Japan's exports rose in April to mark their fifth straight month of gains, as shipments of semiconductors and steel expanded, signalling that more robust overseas demand could underpin a steady economic recovery.
Exports rose 7.5 percent in April from a year ago, below the median estimate of 7.8 percent annual growth, finance ministry data showed on Monday. It followed a 12.0 percent rise in March.
The data also showed Japan's trade surplus with the United States narrowed. Exports to the United States increased 2.6 percent in April from a year ago, gaining for the third straight month due to larger shipments of cars and auto parts. But Japan's trade surplus with the United States fell 4.2 percent in April from a year ago to 586.7 billion yen ($5.27 billion).
Japan's exports are expected to continue rising as global economic growth gains momentum, but concerns about U.S. President Donald Trump's pledges to adopt protectionist trade policies cloud the outlook for export-reliant Japan.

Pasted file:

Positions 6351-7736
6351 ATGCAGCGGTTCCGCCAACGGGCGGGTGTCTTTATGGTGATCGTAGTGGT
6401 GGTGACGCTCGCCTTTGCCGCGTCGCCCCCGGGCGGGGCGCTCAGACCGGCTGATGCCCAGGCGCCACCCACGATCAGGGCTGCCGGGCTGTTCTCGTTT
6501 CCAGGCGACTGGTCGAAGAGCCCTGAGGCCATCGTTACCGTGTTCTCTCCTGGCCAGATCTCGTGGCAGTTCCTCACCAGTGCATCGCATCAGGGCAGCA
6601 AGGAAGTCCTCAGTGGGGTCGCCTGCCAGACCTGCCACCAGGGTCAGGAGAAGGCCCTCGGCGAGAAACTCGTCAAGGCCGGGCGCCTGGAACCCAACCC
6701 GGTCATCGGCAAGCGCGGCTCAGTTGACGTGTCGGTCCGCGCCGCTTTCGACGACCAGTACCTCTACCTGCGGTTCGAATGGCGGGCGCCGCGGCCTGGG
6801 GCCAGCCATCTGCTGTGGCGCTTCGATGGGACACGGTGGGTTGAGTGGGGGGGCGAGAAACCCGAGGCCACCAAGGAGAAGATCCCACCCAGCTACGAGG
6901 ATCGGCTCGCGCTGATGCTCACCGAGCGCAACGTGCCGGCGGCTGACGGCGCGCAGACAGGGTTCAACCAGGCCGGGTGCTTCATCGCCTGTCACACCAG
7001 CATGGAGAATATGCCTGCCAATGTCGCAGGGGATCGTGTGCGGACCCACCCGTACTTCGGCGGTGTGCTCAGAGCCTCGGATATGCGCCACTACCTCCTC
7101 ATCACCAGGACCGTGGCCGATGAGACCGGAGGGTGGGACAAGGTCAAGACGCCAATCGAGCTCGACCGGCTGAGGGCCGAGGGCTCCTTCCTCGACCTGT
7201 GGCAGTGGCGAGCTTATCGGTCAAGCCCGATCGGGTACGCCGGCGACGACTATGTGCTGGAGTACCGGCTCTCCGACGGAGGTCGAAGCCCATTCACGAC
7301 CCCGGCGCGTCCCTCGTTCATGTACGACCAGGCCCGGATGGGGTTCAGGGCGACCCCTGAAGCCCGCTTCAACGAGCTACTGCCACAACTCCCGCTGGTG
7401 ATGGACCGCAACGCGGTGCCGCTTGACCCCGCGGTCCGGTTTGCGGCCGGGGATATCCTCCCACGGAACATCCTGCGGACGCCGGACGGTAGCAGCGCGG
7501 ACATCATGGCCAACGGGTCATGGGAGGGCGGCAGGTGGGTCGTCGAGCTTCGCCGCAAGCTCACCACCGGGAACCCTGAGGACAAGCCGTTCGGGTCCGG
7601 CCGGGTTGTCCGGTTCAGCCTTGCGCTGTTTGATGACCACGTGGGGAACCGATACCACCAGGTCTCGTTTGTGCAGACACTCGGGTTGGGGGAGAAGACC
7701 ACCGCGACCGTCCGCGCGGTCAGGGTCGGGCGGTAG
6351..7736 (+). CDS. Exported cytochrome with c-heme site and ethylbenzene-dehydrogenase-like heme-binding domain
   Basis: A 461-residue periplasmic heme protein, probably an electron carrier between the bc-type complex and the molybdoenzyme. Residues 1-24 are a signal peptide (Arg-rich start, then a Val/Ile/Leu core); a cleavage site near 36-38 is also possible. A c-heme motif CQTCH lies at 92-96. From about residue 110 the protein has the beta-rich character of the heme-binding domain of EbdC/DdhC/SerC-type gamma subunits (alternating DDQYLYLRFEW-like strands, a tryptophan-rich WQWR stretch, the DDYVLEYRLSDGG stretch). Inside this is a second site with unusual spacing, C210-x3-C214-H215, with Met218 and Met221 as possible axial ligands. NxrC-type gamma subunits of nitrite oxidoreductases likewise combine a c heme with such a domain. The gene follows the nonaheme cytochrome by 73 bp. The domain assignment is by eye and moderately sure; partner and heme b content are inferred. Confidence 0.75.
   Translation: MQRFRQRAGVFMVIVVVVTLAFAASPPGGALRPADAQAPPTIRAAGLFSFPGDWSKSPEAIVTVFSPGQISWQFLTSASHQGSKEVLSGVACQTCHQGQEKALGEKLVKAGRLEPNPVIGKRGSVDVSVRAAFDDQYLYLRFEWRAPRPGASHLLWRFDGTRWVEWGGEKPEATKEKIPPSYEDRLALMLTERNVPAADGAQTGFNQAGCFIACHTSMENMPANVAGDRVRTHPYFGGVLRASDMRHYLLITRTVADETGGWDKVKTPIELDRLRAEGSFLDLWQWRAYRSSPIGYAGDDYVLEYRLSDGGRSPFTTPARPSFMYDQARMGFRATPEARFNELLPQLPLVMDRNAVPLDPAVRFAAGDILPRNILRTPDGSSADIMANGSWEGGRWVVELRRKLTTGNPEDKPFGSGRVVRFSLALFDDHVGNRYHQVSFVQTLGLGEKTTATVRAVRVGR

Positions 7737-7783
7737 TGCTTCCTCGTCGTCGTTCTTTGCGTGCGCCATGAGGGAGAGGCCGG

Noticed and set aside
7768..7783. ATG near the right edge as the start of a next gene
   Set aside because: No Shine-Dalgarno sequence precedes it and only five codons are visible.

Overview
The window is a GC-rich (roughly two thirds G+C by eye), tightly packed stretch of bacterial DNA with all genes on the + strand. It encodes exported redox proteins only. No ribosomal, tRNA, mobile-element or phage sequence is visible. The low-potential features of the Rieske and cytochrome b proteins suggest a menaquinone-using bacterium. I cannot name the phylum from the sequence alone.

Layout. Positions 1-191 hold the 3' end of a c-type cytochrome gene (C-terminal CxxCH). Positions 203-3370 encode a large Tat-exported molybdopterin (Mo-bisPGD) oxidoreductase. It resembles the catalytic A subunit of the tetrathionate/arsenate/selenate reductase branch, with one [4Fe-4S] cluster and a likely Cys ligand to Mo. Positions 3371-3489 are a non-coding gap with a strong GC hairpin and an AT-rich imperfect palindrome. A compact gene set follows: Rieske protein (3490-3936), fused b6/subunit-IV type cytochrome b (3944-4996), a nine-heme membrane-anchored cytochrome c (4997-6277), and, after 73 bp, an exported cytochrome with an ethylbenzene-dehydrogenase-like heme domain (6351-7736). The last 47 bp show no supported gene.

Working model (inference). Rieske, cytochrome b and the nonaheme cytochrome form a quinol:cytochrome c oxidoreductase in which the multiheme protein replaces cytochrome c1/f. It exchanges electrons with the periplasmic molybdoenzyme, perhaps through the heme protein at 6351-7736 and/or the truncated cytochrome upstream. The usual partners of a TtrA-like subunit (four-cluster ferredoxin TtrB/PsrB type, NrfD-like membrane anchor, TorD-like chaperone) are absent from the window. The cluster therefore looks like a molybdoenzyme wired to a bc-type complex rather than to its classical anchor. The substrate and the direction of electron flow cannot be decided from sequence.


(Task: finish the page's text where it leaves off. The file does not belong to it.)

"Japan's exports will continue growing, and imports will probably also rise as domestic production picks up," said Norio Miyagawa, senior economist at Mizuho Securities.
The drop in Japan's trade surplus with the United States, however, could take some pressure off Japan as it makes it more difficult for Trump to justify criticising Japan for its trade practices.
Japan's economy grew in the first quarter at the fastest rate in a year to mark the longest period of expansion in a decade, thanks to solid exports and a helpful boost from private consumption.
In terms of volume, exports rose 4.1 percent in April from a year ago, the third consecutive month of gains, another sign of overseas demand picking up.
Exports to China rose 14.8 percent on-year in April, the sixth straight month of gains, boosted by shipments of optical equipment, auto parts and steel.